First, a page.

After the Conservation Project: Danau Sentarum National Park and Its Vicinity-Conditions and Prospects (1)

By Wadley, Reed L.; Dennis, Rona A. et al. | Borneo Research Bulletin, Annual 2000 | Go to article overview

After the Conservation Project: Danau Sentarum National Park and Its Vicinity-Conditions and Prospects (1)


Wadley, Reed L., Dennis, Rona A., Meijaard, Erik, Erman, Andi, Valentinus, Heri, Giesen, Wim, Borneo Research Bulletin


Introduction

The Danau Sentarum conservation project, initiated in 1992 with funding from the British Overseas Development Administration (ODA), (2) aimed to develop management guidelines for the wildlife reserve (now national park). The project ended in July 1997, at a time that ushered in a new and uncertain period for Indonesia. A currency crisis (krisis moneter or krismon) plunged both economy and politics into chaos, ending in the downfall of the Suharto presidency and the eventual election of the current "reform" government led by Abdurrahman Wahid. Along with krismon, some other parts of the widespread Indonesian archipelago have seen continuing violence (i.e. Timor and Maluku). The provinces of Kalimantan have been relatively free of any major conflicts, although West Kalimantan saw some renewed violence against Madurans by Malays and Dayaks in 1998 and in late 2000.

Political and economic uncertainty has continued, however. The national movement toward formal regional autonomy (scheduled for 2001) has been preceded by an informal, de facto autonomy. This has allowed some sectors in West Kalimantan to benefit from more intensive economic ties with foreign countries, especially Sarawak and particularly through the legal and illegal export of agricultural and forest products. Politically, however, there is even more uncertainty about how to deal with autonomy and shrinking subsidies from Jakarta, and this has led to what most locals see as increased corruption by government officials.

These uncertainties have left conservation in West Kalimantan in a very weak position. Not only is there indecision by conservation agencies on how to proceed in the new political climate, but there are strong economic demands being made on West Kalimantan's natural resources, particularly through increased logging and forest conversion activities. (3) In this research note, we take a brief look at the Danau Sentarum National Park (DSNP) and its vicinity after the end of the ODA conservation project. We describe the current threats to the Park which largely come in the form of confusion over Park boundaries, oil palm plantations, logging, gold mining, changes in catchment hydrology, local boundary disputes, fire, and over-fishing. All is not gloomy though, and we consider some bright spots such as NGO activities that have followed the conservation project, positive aspects of local logging, and increased community autonomy. Finally we discuss prospects for DSNP management in this new era.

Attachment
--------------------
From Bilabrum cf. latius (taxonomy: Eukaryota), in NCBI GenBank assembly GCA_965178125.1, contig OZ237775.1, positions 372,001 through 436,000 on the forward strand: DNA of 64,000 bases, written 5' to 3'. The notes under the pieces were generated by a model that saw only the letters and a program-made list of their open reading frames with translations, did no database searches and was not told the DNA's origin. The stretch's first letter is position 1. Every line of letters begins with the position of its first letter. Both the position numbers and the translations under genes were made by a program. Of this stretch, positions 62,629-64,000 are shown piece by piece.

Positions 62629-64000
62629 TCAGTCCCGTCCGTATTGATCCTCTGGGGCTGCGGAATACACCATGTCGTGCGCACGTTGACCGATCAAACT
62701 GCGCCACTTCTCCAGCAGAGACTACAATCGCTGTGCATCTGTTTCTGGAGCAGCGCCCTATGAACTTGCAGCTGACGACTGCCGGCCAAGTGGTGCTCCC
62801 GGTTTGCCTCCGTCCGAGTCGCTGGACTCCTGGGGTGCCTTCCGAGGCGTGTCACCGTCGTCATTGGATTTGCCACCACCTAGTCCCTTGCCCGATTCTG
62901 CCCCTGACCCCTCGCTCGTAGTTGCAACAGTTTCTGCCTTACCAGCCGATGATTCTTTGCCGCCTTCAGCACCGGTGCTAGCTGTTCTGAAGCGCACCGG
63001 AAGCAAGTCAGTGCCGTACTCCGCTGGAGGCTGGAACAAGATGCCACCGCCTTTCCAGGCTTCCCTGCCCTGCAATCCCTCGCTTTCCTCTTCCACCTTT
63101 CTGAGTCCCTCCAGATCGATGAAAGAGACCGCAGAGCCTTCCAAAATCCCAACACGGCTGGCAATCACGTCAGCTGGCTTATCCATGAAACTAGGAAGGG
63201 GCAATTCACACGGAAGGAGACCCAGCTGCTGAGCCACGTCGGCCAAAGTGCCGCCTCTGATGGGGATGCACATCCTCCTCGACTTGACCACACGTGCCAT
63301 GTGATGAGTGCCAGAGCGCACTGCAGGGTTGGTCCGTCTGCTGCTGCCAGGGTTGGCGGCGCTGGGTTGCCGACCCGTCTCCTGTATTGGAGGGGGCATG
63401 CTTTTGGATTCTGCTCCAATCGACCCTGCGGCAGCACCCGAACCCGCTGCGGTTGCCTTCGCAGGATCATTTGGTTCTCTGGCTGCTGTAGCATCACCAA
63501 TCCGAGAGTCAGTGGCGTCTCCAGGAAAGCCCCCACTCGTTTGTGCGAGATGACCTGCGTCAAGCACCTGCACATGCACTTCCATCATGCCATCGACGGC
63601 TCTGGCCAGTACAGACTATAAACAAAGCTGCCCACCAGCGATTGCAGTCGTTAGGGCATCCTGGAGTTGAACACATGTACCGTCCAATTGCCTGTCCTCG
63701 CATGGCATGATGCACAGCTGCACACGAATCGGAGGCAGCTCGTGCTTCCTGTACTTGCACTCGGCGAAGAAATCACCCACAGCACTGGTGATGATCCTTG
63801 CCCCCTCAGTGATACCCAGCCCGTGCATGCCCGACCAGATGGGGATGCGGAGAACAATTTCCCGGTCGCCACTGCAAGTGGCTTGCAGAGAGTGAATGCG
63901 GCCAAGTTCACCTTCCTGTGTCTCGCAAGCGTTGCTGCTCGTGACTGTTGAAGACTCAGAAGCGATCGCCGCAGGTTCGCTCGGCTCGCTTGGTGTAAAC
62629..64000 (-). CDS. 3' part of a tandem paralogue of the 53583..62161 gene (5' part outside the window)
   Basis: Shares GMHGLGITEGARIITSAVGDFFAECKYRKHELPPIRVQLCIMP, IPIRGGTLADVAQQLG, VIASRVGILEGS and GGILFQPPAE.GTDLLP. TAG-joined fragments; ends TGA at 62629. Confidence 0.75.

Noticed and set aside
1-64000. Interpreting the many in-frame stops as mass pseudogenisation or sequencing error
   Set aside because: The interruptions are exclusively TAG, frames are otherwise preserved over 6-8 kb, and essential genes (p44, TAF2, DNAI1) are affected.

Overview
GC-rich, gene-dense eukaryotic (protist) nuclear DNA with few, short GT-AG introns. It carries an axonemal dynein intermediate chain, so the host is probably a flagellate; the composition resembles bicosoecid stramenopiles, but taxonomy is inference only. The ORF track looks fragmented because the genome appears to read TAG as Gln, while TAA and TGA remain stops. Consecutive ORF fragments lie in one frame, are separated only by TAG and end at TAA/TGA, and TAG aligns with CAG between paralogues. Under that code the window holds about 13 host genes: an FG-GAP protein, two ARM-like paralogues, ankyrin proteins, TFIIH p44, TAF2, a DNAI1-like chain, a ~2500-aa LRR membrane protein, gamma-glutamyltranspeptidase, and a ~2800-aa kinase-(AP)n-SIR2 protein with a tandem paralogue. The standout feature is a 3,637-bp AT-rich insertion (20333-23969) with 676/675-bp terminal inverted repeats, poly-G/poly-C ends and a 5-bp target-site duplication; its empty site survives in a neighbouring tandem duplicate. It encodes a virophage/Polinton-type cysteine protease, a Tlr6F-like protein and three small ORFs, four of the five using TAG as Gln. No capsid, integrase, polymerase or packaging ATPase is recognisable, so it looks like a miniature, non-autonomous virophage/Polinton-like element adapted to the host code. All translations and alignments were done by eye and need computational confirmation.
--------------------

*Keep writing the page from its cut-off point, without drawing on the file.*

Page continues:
Current Threats

A new boundary and status of DSNP. Danau Sentarum was officially declared a National Park on 4 February 1999, forming only the latest of many boundaries for the conservation area. However, the new boundary is perhaps one of the most important in light of the proximate threats to the integrity of the area. During the course of the conservation project, three boundaries were proposed. One of these, amounting to 132,000 ha, was taken up in the provincial structure plan in 1996 with the proposed status of National Park. In 1997, the conservation project (Jeanes 1997) proposed a buffer-zone addition to this boundary bringing the total area to 197,000 ha. Much of the "buffer zone" area included areas of tall peat swamp forest.

Little happened with boundary and status proposals for Danan Sentarum until February 1999 when the area was officially gazetted as a National Park. However, the area and boundary information was not released until much later that year. Recent discussion with the Directorate General of Nature Protection and Conservation (PKA) clarified the current status of the new boundary. In the agreement with accompanying maps (signed by the Minister of Forestry and Estate Crops [MOFEC] in February 1999), the size of the National Park is 132,00 ha with a buffer zone of 65,000 ha. The total size (including buffer zone) is 197,000 ha, which equates to the boundary proposed by Jeanes (1997). …

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